On a web project, user-centered design means that the final product must meet real user needs and fulfill real human desires. In practical terms, it also means that the days of designing a site map to mirror an org chart are over.
In The Psychology of Everyday Things, cognitive scientist Donald Norman wrote about the central importance of understanding the user’s mental model before designing products. In the user-centered design system he advocates, design should “make sure that (1) the user can figure out what to do, and (2) the user can tell what is going on.”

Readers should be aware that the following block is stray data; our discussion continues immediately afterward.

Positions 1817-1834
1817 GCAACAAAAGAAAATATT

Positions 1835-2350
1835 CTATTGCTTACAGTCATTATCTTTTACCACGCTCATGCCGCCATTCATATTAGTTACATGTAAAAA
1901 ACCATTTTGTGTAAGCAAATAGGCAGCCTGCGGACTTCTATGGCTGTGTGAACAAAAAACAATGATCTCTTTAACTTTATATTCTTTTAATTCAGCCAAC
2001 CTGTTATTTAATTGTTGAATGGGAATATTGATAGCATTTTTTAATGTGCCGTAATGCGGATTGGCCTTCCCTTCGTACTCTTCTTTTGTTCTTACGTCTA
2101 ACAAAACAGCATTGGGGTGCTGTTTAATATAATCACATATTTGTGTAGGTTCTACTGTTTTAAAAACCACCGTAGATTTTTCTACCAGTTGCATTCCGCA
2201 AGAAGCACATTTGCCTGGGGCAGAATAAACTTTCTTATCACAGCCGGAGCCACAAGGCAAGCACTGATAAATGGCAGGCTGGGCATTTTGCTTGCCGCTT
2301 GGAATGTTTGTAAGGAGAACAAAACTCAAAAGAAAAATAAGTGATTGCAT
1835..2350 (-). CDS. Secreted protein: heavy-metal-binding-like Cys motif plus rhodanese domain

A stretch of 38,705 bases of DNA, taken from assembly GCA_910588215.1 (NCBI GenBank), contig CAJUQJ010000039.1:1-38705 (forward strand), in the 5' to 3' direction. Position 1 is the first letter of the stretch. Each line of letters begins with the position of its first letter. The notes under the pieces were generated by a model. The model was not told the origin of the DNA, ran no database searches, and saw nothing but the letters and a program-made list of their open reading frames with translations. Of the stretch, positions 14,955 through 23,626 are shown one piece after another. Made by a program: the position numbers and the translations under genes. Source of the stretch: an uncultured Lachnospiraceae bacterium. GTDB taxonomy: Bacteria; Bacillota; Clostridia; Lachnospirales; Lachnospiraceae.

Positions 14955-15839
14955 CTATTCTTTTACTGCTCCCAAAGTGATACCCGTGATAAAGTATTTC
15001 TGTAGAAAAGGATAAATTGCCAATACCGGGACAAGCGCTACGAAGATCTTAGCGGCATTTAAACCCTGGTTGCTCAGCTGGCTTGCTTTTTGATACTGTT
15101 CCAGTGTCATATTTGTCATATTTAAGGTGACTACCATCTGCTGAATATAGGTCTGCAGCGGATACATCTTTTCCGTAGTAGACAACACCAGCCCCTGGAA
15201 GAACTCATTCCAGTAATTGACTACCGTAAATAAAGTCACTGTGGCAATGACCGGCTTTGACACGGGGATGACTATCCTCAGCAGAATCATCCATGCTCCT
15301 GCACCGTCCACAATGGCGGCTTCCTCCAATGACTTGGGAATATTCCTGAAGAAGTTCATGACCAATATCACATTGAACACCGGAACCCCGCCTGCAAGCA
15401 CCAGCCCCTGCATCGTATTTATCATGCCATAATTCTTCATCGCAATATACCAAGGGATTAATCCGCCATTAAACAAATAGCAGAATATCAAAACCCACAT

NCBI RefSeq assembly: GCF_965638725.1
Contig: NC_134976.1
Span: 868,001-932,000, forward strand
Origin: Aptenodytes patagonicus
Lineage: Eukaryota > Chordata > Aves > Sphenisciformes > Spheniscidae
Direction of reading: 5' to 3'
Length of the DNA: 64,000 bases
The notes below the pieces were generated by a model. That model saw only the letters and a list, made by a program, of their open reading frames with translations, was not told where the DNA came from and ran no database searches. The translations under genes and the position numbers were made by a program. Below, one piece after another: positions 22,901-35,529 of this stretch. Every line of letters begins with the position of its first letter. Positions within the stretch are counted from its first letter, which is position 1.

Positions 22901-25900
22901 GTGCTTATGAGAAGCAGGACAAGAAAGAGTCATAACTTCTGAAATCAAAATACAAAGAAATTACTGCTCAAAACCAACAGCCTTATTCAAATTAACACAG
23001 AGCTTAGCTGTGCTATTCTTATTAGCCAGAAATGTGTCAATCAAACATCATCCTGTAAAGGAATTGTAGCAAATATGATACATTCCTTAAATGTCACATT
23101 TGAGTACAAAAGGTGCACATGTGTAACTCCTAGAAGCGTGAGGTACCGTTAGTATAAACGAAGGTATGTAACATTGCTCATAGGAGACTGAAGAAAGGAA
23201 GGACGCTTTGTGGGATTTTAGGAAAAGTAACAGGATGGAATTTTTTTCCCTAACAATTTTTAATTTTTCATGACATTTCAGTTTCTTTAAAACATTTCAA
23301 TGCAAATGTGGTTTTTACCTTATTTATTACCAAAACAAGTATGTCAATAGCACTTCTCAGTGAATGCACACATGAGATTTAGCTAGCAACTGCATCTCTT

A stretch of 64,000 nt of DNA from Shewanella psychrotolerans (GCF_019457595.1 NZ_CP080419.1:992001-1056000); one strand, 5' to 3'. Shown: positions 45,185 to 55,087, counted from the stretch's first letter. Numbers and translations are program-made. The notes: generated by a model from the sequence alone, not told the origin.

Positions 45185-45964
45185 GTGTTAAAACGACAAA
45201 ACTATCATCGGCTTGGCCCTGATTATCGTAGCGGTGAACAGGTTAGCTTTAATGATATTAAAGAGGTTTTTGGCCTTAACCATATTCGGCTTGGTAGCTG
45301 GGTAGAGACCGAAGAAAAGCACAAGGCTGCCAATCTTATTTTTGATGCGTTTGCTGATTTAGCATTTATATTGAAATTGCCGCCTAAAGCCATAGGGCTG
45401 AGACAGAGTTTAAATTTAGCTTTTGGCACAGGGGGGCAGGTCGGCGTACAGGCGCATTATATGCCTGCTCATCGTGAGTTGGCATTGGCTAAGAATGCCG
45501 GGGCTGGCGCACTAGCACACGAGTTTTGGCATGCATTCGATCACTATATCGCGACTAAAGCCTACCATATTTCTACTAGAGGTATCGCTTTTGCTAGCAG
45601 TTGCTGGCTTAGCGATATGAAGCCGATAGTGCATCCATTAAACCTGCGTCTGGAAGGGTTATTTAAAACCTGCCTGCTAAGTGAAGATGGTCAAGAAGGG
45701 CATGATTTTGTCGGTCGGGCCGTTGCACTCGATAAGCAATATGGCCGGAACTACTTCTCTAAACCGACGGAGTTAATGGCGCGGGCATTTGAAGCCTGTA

When it comes to content, “user-centered” means that instead of insistently using the client’s internal mental models and vocabulary, content must adopt the cognitive frameworks of the user. That includes everything from your users’ model of the world to the ways in which they use specific terms and phrases. And that part has taken a little longer to sink in.